17 December 2008
13 December 2008
A bunch of odd keys are fun to sort and classify, or just pretend with, and drawing with them is fun, too. (We use them for activities in Workjobs by Baratta-Lorton - a great book for early math).
One chose to spin the keys around the same hole (motion) and another defined the key with color inside (positive) and around (negative).
11 December 2008
09 December 2008
Because of the contrast between the tart cranberries and sugary coating, the flavor of this snack pops in your mouth. The berries are steeped in hot sugar syrup to tame their tangy bite. When entertaining, serve these in place of nuts. For gift-giving, package in parchment-lined tins. Present with a small bottle of the reserved cranberry cooking syrup for the recipient to use as a cocktail mixer. If you can't find superfine sugar, make your own by processing granulated sugar in a food processor for a minute.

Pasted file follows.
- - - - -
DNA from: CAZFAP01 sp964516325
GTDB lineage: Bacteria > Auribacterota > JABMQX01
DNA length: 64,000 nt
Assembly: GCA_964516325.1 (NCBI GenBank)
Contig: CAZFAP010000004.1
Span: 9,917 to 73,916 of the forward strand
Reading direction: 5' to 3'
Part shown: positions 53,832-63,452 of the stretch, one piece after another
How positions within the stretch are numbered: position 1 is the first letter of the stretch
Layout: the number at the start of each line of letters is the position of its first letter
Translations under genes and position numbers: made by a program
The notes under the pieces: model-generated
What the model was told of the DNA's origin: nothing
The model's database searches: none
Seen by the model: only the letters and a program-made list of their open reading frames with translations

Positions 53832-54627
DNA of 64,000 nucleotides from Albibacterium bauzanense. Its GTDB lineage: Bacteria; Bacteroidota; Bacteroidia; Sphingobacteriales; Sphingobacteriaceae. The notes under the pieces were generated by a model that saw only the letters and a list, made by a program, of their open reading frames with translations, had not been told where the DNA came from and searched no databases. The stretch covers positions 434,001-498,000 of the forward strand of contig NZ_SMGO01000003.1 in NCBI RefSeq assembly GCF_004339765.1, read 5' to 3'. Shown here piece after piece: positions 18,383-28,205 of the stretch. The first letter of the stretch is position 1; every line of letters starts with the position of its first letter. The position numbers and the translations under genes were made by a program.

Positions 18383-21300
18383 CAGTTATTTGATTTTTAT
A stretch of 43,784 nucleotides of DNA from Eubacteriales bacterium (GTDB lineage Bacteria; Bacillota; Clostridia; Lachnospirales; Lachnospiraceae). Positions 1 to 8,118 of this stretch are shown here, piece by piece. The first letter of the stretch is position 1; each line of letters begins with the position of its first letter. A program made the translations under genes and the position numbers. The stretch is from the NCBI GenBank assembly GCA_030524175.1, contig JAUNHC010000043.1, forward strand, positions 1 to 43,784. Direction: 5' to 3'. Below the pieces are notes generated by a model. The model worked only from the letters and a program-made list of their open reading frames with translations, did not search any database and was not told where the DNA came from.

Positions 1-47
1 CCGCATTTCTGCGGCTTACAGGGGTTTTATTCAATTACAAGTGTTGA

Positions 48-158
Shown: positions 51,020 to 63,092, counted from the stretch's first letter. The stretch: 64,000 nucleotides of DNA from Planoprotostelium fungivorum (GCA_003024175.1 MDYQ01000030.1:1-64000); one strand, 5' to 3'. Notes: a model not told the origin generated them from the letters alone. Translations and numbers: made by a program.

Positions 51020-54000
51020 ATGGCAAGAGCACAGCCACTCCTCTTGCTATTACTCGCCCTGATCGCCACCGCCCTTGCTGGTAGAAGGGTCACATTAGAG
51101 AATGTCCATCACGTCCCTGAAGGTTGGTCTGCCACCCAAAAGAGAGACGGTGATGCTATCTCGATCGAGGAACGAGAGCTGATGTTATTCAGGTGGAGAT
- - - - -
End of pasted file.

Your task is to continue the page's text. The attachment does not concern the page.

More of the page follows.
● 2 cups granulated sugar
● 2 cups water
● 2 cups fresh cranberries
● ¾ cup superfine sugar
Combine granulated sugar and water in a small saucepan over low heat, stirring mixture until sugar dissolves. Bring to a simmer; remove from heat. (Do not boil or the cranberries may pop when added.) Stir in cranberries; pour mixture into a bowl. Cover and refrigerate 8 hours or overnight.
Drain cranberries in a colander over a bowl, reserving steeping liquid, if desired. Place superfine sugar in a shallow dish. Add the cranberries, rolling to coat with sugar. Spread sugared cranberries in a single layer on a baking sheet; let stand at room temperature 1 hour or until dry.
Note: The steeping liquid clings to the berries and helps the sugar adhere. Store in an airtight container in a cool place for up to a week. (Add to sweeten lemonade - yum!)